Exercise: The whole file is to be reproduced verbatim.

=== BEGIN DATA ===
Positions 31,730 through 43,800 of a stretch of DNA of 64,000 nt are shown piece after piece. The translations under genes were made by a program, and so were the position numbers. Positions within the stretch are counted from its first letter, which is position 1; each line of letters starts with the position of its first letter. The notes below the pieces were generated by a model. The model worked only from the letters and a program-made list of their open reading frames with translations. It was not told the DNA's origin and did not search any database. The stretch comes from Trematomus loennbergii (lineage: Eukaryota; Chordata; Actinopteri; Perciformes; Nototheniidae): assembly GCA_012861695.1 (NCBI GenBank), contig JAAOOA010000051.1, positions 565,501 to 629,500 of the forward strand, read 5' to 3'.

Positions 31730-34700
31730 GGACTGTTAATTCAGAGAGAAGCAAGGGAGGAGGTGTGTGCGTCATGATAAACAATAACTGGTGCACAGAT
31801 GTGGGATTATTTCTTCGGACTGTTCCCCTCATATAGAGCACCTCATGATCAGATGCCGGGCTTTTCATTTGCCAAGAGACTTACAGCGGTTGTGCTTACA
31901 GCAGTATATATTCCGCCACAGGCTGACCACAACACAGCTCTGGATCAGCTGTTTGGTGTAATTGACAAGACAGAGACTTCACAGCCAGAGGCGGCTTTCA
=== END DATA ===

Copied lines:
Positions 31,730 through 43,800 of a stretch of DNA of 64,000 nt are shown piece after piece. The translations under genes were made by a program, and so were the position numbers. Positions within the stretch are counted from its first letter, which is position 1; each line of letters starts with the position of its first letter. The notes below the pieces were generated by a model. The model worked only from the letters and a program-made list of their open reading frames with translations. It was not told the DNA's origin and did not search any database. The stretch comes from Trematomus loennbergii (lineage: Eukaryota; Chordata; Actinopteri; Perciformes; Nototheniidae): assembly GCA_012861695.1 (NCBI GenBank), contig JAAOOA010000051.1, positions 565,501 to 629,500 of the forward strand, read 5' to 3'.

Positions 31730-34700
31730 GGACTGTTAATTCAGAGAGAAGCAAGGGAGGAGGTGTGTGCGTCATGATAAACAATAACTGGTGCACAGAT
31801 GTGGGATTATTTCTTCGGACTGTTCCCCTCATATAGAGCACCTCATGATCAGATGCCGGGCTTTTCATTTGCCAAGAGACTTACAGCGGTTGTGCTTACA
31901 GCAGTATATATTCCGCCACAGGCTGACCACAACACAGCTCTGGATCAGCTGTTTGGTGTAATTGACAAGACAGAGACTTCACAGCCAGAGGCGGCTTTCA